Europe's giants only have themselves to blame for World Cup exit

SPECIAL REPORT: The Americas have dominated the World Cup in Brazil but the likes of Spain, Italy & England executed their pre-tournament plans badly and paid the price
It is not exactly a first. Some of Europe’s most successful football nations are already off on their holidays after failing to make an impression on South America’s first World Cup in 36 years, continuing an 84-year trend of nations struggling to come to terms with unfamiliar surroundings.

Teams from Europe generally win those tournaments on their home continent, while representatives of the Americas tend to succeed when the competition heads west. The only anomaly to that pattern came back in 1958, when Brazil triumphed in Sweden.

And while nothing is set in stone in terms of a winner of Brazil 2014 just yet, the early signs show that Europeans are finding the transition difficult once more.

Whereas in Germany in 2006, when 10 of the 16 knockout slots were taken up by Europeans, just six have made it out of their group this time around. The chances of an all-Europe semi-final line-up to replicate eight years ago are slim at best.

With Spain, Italy, Portugal and England already having departed, many have been left to question whether the schedule has done for Europe’s finest, sending them to their demise by giving them a north-based route to the last 16. But in truth, some of the national sides could have done more to help themselves when it came to dealing with conditions in cities closer to the equator.

Like Lennox Lewis preparing for a world heavyweight title defence against Hasim Rahman in South Africa by heading for Hollywood to film Ocean’s Eleven, some of football’s biggest nations imposed a handicap on themselves by not thinking harder about how best to gear up for the group stage.





For a start, both Cesare Prandelli and Roy Hodgson chose not to make the most of being sent to Manaus first up by heading to the Amazon early to acclimatise. Instead, they deemed their camps near Rio de Janeiro to be suitable spots to prepare despite the huge difference in climate.

A wiser decision than heading to Miami for pre-tournament fixtures – as England did – might have been to arrive earlier in the north of Brazil. Why go somewhere a bit like Manaus, when you can go to the real thing? Italy, meanwhile, were still in Europe when Hodgson took his squad to USA, and then camped in Mangaratiba near Rio de Janeiro despite having three games scheduled in the heat of the north.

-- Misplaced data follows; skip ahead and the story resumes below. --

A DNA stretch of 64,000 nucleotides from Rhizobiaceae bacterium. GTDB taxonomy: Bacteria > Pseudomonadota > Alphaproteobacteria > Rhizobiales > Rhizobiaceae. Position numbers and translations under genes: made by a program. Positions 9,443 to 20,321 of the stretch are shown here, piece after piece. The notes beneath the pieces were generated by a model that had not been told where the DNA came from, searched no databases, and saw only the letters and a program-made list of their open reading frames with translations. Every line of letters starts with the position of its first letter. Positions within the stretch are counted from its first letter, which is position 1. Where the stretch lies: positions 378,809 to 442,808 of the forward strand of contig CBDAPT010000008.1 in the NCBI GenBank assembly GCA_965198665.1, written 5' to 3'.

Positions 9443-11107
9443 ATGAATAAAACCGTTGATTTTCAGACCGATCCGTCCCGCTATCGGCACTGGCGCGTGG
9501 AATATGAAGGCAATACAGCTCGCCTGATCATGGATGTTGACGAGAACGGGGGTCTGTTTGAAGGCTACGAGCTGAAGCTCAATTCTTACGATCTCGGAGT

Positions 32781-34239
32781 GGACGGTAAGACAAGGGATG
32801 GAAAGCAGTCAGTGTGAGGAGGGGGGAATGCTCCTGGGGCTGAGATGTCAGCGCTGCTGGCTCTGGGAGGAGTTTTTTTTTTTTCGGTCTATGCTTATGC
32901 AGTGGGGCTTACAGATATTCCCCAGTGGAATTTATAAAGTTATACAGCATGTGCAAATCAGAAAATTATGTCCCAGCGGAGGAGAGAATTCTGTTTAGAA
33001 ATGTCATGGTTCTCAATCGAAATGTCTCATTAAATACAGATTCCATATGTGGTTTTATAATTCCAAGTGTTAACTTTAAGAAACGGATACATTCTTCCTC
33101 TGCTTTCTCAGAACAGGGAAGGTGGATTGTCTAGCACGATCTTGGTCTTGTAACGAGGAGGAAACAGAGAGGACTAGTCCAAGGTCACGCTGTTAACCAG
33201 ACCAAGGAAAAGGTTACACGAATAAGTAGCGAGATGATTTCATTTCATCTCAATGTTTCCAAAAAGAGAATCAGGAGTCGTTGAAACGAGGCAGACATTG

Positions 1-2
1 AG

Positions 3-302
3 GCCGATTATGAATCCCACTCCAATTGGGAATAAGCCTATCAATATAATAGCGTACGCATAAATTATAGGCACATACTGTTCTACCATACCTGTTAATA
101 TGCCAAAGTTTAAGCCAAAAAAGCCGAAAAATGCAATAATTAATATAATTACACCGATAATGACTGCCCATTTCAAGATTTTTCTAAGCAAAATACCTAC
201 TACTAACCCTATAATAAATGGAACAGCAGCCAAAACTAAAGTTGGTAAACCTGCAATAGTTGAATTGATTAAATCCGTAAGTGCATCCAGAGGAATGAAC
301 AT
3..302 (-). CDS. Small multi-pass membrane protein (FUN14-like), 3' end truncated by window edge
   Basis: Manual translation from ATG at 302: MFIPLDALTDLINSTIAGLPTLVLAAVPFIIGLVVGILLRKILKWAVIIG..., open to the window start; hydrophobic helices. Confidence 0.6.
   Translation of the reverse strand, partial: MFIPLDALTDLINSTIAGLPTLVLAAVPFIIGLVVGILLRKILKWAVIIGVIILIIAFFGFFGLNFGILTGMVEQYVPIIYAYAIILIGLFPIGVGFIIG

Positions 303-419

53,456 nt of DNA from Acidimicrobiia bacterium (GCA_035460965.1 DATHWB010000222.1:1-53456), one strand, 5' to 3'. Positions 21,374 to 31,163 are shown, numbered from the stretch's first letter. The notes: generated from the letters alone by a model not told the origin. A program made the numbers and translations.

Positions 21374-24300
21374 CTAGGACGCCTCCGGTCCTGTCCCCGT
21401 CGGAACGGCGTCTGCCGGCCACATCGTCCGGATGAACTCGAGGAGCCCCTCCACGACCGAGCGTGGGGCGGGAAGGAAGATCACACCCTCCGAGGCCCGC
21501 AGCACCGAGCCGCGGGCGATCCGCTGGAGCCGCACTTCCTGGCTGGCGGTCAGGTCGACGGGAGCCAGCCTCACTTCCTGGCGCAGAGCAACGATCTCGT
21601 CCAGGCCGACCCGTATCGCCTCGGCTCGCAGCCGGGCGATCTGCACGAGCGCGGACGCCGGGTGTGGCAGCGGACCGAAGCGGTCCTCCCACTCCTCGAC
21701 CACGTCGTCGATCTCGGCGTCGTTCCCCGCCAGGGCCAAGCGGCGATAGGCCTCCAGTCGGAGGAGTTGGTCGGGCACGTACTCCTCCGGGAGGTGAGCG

Similarly, Portugal were based in Campinas – just outside of Sao Paulo in the cooler south of the country – despite two of their matches coming in the sticky surroundings of Salvador and Manaus. Spain spent their free time even further south in Curitiba but their opening game was also in Salvador.

Even giving themselves a couple of extra weeks to come to terms with the tropical conditions might not have saved teams from early exits, but surely the chance to cut down on travel while giving players more opportunity to acclimatise should have been given greater thought.

Some have suggested that games should not have been played at 13:00 local time in the hotter northern cities, but when exactly could those fixtures have otherwise been played? Just as there have been claims by the likes of Louis van Gaal that the tournament has been tailored to meet Brazil’s needs, nor should the competition have been designed to relieve the European outfits of irregular conditions.

The truth is that many of the best teams Europe has to offer have simply not prepared well nor played well. Netherlands have managed to overcome the changeable temperatures and difficult humidity to progress, so too Greece, France, Belgium, Germany and Switzerland.

When Spain lost to Chile, they did so at 4pm in the moderate climate of Rio. England tumbled out after losing to Uruguay in a chilly Sao Paulo. Italy were humiliated by Costa Rica in humid Recife, but Prandelli admitted the heat was nothing to do with it.

"It's useless to blame the heat," he conceded. "We have to regain not just the physical energy but the mental energy as well.

"We know about the calendar, we've known it for some time. It's useless trying to find excuses, we're not looking for excuses, we have to be ready at the kick-off."

On the whole, Europe has again failed to travel well, with Spain’s success in the South African winter four years ago looking likely to remain the continent’s only triumph on the road until 2022 at least.

Throw in the poor results of Asian nations and a mixed bag from Africa, and the Americas are set to dominate this World Cup as much for the comparative strength of their preparations as for a familiarity with the surroundings which were always going to provide an advantage.

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